What is the best practice when writing Perl tests that involve randomness?

Question!

While working on some updates to my module List::Gen, I decided to add a ->pick(num) method, which will return a num sized list of random elements from its source. To test this, I used srand to seed the random number generator, and made several tests of the form:

srand 1234;
is $src->pick(5)->str, '3 6 1 7 9';

And this all worked well on the Windows machine I was on at the time. However, when I moved the project over to a Mac workstation, all of the randomness tests failed, since despite having the same random seed, rand was producing different results. I gather this is from different underlying C implementations of rand().

So the question is, what is the best cross platform way to test these functions? Should I overload the rand function with my own? Should I build in hooks to the functions that use rand to enable a "testing" mode that produces predicable output? Are there other methods?

I would prefer answers that include core Perl techniques, as I am trying to keep the module's dependency tree small.

Test::Random and Test::MockRandom seem to be CPAN's suggestions, does anyone have experience with these modules?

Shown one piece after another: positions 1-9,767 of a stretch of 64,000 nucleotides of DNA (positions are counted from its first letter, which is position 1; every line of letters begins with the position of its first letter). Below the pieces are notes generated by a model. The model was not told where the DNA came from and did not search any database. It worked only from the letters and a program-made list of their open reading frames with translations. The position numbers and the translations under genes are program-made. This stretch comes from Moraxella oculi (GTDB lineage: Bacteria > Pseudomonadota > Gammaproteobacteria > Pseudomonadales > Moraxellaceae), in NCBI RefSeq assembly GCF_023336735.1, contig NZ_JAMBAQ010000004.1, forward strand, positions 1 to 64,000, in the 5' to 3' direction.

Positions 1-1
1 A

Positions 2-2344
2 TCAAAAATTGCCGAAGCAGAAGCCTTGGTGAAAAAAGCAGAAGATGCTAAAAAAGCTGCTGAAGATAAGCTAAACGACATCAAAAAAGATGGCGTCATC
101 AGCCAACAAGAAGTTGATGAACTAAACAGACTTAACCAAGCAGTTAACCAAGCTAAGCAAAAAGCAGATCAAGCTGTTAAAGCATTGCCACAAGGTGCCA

Answers

You could run a few picks and make sure they don't all return the same thing. That's the purpose of the function, after all.

By : ikegami


I prefer to simply encapsulate the environmental dependency and override it for testing purposes, a test pattern called Test Stub. Test Stub also covers other indirect inputs like the system time and file handles. These should all be construed as different forms of the same problem, which is why I think the CPAN solutions to this problem less-than-great.

Applied to the random number domain, we have something like:

use strict;
use warnings;

package Foo;

sub new {
    my ($class) = @_;

    return bless {} =
By : darch


Maybe the random part does not matter for your tests?

The passing tests could check for the following:

  1. did ->pick( X ) return X elements?
  2. Are all X elements part of the $src list?
  3. Test for 0, 1, etc...
  4. (maybe?) Test that two different srand seeds return different lists

This is essentially what you are already doing, since you are trying to take rand() out of the equation. May as well go all the way and test that your function does what it says on the tin.



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By: admin